Leonard Hammonds II points out that a Turtle Creek police officer has his hand on his weapon during a during a protest Wednesday in East Pittsburgh, Pa., to protest the shooting death of Antwon Rose Jr. by an East Pittsburgh police officer during a traffic stop the night before. (Steve Mellon/Pittsburgh Post-Gazette via AP)

“WHY ARE they shooting? All they did was run and they’re shooting at them!” That was the horrified reaction of the woman who recorded a video that captured the fatal police shooting of an unarmed black teenager in a borough outside Pittsburgh. Watch the video and you will share her horror. Antwon Rose Jr., 17, was running away from police when he was shot and killed. Why, then, were they shooting? Was it because he was black? Automatically seen as a threat? Less valued?

The answers are depressingly clear and familiar. Which raises — once again — the larger question of what it will take for America to finally insist that police put an end to these heartless and needless shootings of African Americans.

Antwon was a passenger Tuesday night in a car that had been pulled over in East Pittsburgh because it matched the description of a car that had been involved in a drive-by shooting. While the driver was being taken into custody (but not charged; he was later released), Antwon and another person got out of the vehicle and fled. Video taken from a neighbor’s window and posted on Facebook shows a person running away from police before gunshots ring out and he drops to the ground. The boy was shot three times. Police found two guns in the car, but he was not armed when he was shot. The officer who shot him, Michael Rosfeld, was placed on administrative leave. The other passenger hasn’t been found.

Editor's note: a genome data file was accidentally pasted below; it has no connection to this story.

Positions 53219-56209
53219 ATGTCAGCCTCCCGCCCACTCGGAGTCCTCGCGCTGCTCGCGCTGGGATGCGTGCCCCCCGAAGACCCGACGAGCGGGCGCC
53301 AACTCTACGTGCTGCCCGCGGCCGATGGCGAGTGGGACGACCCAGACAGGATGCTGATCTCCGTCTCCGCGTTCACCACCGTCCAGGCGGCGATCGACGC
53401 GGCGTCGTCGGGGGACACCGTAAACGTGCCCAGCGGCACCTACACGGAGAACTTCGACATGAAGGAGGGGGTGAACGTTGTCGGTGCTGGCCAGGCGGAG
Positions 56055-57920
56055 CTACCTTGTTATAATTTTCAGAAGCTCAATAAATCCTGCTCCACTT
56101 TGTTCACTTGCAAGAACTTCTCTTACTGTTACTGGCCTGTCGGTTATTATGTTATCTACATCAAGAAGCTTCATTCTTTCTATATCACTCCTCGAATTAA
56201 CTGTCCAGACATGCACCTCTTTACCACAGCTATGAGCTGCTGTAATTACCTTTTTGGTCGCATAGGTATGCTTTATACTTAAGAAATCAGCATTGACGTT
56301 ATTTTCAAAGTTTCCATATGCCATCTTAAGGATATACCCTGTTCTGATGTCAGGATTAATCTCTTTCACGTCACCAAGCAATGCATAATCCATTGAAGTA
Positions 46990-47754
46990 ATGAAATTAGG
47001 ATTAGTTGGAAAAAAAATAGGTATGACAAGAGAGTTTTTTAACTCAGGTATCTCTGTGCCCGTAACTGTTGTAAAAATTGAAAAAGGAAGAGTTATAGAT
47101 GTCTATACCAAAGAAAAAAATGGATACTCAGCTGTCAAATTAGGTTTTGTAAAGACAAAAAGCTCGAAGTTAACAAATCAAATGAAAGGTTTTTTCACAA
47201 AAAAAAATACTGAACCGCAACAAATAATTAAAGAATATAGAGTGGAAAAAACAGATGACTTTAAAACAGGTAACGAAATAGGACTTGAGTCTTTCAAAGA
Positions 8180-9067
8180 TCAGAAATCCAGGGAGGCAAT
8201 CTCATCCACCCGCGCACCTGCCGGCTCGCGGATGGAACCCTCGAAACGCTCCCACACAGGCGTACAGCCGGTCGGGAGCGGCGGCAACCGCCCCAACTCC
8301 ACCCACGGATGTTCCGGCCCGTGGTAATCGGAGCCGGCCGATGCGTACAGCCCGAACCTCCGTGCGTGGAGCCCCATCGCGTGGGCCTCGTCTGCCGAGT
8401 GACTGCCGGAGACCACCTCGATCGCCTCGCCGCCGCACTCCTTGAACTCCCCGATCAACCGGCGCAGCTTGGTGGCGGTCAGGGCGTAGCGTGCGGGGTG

Friends describe Antwon as a lively and funny high school student with excellent grades who volunteered at local charities. His killing prompted widespread protests. Allegheny County Police Superintendent Coleman McDonough asked for calm as his department investigates. “I understand in today’s atmosphere anytime a young man is killed there’s cause for outrage in some areas.” Some areas? Antwon’s death — and before his, those of 12-year-old Tamir Rice, 32-year-old Philando Castile, 50-year-old Walter Scott and countless other African American boys and men killed by police — outrages Americans in every “area.”

A Post database of police shootings begun in January 2015 shows that black people have been the victims in 23 percent of fatal police shootings and account for 36 percent of the unarmed people who have been shot and killed during that time. Those numbers recall a poem Antwon himself wrote for a 10th-grade honors class. “I see mothers bury their sons / I want my mom to never feel that pain . . . I understand people believe I’m just a statistic / I say to them I’m different.”